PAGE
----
2008 was a lackluster year and Florida's CEOs project 2009 will be similar or worse.
The annual statewide survey has tracked changes in CEO perceptions, plans and actions since 2000, and findings from this year’s survey offer insights into how Florida’s CEOs are dealing with deteriorating economic conditions.
See Florida CEO Tends - Survey Results and Viewpoints for detailed survey responses and viewpoints from 16 of the state’s top executives.
2008 earnings disappoint; predictions for 2009 pessimistic
| Florida CEOs ...
» Anticipate slowdown in the U.S. economy
» Expect housing values in Florida to stabilize
» See Florida’s economy hampered by soft housing market, credit squeeze and national recession
| Multiyear Trends
» Rising healthcare costs
» Increasing emphasis on the Florida market
» Incremental growth in international trade
| Emergent Issues
» The economic outlook
» Coping with high energy costs
As they approach the end of 2008, many of Florida’s CEOs report disappointing earnings. Almost half (48%) of the survey’s respondents say they will fall short of their revenue goals for 2008. This figure is up from 30% in 2007 and 16% in 2006. In fact, it is the highest percentage of CEOs to report disappointing earnings in any Florida CEO Trends survey. The overall trend suggests that Florida’s economy began to decelerate two years ago.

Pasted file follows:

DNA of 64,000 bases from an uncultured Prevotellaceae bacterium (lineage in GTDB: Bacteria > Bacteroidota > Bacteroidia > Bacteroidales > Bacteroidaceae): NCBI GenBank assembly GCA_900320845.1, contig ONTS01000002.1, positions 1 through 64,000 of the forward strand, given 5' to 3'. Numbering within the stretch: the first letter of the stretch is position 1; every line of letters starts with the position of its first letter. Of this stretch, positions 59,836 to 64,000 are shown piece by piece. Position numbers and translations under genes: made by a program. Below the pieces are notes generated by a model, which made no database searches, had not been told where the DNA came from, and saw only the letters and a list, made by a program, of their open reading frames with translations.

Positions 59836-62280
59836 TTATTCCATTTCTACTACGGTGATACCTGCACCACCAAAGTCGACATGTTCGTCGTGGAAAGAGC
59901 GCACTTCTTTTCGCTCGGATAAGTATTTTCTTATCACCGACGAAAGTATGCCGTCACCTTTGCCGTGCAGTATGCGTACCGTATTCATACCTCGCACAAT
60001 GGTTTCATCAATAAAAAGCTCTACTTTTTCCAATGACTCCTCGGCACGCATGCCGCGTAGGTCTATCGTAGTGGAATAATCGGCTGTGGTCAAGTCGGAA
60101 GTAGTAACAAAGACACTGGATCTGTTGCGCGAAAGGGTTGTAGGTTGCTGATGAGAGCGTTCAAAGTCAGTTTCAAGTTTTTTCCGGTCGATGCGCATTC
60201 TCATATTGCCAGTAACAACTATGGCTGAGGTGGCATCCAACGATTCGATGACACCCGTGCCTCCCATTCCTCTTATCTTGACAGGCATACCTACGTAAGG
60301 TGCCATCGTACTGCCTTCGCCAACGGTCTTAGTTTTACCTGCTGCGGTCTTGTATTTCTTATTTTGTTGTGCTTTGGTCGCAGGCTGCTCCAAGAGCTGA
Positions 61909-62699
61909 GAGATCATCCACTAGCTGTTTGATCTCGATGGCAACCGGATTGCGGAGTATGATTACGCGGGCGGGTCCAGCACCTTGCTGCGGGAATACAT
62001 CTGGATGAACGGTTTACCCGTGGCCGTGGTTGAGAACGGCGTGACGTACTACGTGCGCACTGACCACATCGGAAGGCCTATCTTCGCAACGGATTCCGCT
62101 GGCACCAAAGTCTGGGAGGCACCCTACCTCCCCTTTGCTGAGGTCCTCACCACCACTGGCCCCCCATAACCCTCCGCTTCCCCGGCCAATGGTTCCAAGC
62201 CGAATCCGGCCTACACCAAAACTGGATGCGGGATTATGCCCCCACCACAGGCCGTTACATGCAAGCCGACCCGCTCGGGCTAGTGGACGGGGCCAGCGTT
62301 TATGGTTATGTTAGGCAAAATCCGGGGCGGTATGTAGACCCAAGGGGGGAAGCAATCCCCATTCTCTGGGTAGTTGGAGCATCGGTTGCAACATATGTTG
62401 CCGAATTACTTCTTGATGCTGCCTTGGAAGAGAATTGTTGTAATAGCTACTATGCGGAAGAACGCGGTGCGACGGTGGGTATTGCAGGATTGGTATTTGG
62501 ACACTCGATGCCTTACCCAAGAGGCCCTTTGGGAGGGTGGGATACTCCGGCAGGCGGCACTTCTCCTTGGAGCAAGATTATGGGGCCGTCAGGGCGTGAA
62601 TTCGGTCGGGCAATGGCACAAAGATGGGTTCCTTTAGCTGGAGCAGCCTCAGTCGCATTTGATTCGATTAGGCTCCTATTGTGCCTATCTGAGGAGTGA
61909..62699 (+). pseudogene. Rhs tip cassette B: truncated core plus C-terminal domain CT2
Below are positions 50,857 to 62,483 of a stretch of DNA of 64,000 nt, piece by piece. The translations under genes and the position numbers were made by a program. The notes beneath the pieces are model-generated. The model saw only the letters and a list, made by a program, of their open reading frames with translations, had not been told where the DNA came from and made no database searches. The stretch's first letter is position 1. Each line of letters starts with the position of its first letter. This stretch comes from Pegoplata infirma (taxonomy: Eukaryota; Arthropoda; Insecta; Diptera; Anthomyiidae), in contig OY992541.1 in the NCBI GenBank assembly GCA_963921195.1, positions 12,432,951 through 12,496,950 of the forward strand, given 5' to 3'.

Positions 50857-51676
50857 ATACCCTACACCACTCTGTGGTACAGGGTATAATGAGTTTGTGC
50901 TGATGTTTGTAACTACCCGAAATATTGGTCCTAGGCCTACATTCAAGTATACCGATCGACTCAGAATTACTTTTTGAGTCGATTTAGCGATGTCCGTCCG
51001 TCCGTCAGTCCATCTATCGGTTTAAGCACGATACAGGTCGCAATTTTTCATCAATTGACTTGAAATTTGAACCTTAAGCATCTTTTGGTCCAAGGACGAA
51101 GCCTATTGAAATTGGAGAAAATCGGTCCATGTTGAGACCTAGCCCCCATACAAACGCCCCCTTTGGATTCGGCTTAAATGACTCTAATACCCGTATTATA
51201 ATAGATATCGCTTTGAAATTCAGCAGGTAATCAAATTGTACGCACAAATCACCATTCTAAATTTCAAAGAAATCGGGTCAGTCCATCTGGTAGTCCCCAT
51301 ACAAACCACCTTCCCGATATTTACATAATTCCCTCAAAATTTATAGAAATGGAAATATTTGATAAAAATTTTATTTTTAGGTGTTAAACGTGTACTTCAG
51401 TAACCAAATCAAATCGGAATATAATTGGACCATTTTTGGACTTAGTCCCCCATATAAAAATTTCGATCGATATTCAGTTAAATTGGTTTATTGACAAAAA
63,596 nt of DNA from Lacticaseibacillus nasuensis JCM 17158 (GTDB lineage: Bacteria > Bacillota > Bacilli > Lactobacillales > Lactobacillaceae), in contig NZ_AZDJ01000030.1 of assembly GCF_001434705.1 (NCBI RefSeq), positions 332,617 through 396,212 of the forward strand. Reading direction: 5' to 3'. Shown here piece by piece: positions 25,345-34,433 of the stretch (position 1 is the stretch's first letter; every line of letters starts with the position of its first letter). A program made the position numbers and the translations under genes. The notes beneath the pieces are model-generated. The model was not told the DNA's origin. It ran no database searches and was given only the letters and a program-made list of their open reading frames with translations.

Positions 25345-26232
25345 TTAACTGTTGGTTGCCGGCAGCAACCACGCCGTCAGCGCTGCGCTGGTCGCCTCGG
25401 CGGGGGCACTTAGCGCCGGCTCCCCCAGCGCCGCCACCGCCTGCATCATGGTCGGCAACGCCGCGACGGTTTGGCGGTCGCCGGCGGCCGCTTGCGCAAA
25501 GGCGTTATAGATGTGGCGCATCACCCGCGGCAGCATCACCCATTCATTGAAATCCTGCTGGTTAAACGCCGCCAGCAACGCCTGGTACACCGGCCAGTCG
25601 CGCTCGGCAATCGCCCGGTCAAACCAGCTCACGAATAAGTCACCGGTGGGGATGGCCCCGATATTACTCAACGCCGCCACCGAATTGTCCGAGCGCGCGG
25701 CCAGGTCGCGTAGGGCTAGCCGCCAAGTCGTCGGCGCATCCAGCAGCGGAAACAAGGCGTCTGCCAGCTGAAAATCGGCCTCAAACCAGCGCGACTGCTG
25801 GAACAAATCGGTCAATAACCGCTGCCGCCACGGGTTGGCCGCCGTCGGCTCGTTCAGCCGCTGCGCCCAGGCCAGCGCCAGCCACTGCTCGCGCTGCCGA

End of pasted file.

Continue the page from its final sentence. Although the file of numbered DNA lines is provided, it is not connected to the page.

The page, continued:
Revenue shortfalls are being experienced across a wide spectrum of Florida’s economy. Doubting they will meet their revenue goals for 2008 are majorities of CEOs in agribusiness, business associations, business services, construction, education, energy, entertainment, hospitality, human resources, media, real estate, restaurants, retail trade, wholesale trade and transportation. The industries in which organizations are on track to meet their goals are limited to government, healthcare, insurance and manufacturing.
Many CEOs are also pessimistic about their organizations’ anticipated earnings in 2009. Over half (55%) predict that their organization’s performance in the upcoming year will be either about the same (37%) or worse (18%) than in 2008. The percentage expecting to do worse is the highest ever in the Florida CEO Trends survey.
Projections for earnings in 2009 vary widely across economic sectors. Predicting that their organization’s performance in the upcoming year will be better than in 2008 are majorities of CEOs in business services, business associations, education, finance, government, healthcare, hospitality, human resources, insurance and transportation. On the other hand, worse performance in 2009 relative to 2008 is anticipated by at least 20% of CEOs in construction, education, energy, entertainment, manufacturing, real estate, restaurants and wholesale trade.